The second workshop discussed two challenges, the first was about what prevents the private sector contributing to levelling up partnership working. Relationships with SMEs need to be developed and they need to understand the benefits. Local authorities also need to trust businesses motives for engaging so that a true trust-based partnership can exist.

The second element of the challenge related to blockages around community empowerment. Groups found that there was still a failure by local authorities to involve communities through co-design - the language we use is still too jargonistic, relationships are governance heavy and there is a lack of diversity in our engagement.

Levelling up: spreading opportunity & prosperity

It was a content rich day and I really felt that this started to consolidate all the sessions so far. Colleagues on the programme helped to bring to life how they were using our learning and this inspired me with ideas on what I might do at Reading.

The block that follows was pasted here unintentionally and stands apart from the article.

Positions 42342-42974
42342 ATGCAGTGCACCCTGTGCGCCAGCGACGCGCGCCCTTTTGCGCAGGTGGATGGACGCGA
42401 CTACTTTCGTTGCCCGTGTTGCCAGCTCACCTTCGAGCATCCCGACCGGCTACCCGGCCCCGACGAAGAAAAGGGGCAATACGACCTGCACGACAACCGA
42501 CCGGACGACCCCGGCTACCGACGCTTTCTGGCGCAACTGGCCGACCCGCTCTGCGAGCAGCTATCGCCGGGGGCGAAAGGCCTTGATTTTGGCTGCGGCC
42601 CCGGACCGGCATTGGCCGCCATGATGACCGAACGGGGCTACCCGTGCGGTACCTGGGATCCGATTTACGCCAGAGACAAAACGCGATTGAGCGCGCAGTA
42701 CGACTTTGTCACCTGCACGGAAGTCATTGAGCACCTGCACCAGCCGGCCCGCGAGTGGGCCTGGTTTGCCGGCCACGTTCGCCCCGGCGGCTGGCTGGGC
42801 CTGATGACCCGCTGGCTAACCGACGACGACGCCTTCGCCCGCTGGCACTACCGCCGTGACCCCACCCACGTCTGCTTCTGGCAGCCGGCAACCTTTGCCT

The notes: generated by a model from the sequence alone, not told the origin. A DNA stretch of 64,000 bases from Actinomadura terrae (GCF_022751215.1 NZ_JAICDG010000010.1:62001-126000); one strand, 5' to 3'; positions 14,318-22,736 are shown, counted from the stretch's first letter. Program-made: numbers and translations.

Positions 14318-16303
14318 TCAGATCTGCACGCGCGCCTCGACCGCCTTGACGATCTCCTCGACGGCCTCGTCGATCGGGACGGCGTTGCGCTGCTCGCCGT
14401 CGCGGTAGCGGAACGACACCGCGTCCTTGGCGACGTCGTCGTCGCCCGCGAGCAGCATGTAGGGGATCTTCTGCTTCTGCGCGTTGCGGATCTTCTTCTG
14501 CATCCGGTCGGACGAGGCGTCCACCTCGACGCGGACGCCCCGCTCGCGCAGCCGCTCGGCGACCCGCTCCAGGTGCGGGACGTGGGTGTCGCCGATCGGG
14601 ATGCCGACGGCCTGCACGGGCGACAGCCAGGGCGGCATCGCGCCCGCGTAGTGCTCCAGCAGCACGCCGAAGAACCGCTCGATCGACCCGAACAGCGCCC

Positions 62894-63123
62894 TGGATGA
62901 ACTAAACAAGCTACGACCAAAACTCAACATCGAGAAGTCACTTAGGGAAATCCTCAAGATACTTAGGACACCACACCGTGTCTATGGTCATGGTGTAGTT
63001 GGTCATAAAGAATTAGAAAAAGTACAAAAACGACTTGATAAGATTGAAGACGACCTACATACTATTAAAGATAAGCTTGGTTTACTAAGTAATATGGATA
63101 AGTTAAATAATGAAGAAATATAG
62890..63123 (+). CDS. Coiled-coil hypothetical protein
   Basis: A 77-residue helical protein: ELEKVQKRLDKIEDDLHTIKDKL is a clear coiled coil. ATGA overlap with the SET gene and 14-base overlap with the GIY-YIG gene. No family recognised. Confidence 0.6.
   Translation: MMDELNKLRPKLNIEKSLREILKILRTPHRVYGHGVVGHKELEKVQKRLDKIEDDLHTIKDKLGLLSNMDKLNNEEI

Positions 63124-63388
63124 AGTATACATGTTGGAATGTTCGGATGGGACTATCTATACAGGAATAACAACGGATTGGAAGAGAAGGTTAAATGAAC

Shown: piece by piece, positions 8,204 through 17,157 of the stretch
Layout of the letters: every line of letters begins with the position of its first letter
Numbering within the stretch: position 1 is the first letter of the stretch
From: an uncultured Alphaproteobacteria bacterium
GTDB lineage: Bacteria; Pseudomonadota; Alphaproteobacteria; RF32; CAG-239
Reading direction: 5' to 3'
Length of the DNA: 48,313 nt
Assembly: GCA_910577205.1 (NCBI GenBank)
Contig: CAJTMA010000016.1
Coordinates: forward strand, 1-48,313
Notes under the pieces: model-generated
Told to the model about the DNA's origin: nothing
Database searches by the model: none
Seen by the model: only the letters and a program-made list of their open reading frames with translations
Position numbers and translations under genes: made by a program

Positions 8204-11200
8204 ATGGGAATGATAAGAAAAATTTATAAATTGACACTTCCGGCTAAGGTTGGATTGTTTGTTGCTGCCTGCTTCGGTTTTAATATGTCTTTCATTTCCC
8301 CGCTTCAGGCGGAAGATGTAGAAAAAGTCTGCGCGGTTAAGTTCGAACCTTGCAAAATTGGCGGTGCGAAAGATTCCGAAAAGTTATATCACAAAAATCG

There is always lots of learning to take away from the sessions, but it really reinforced a few things for me. As Place Leaders we don’t have all the answers and we need to engage more with our communities and partners, particularly using co-design approaches to really level up our Place.

Another key learning point was that applying disruptive thinking as a key leadership tool will help me take a more strategic preventative approach, rather than a shorter term reactive or proactive approach – this is often the default, which we revert to as a result of daily demands.

I also believe that to create lasting partnerships we need to think about leadership, being less hierarchical and thinking about who is best placed to gain a community’s trust.

Finally, I need to think about who my pigs, chickens and diners are, and make sure the balance is right!

So far, the EiPL course is changing my ways of working significantly. I’m adopting disruptive thinking techniques and applying them, taking a more questioning approach, looking at our overall vision and considering the impact on our communities. It’s really brought into sharp focus the need to accelerate action – we need to act now to make an impact on our communities and our environment.

Further information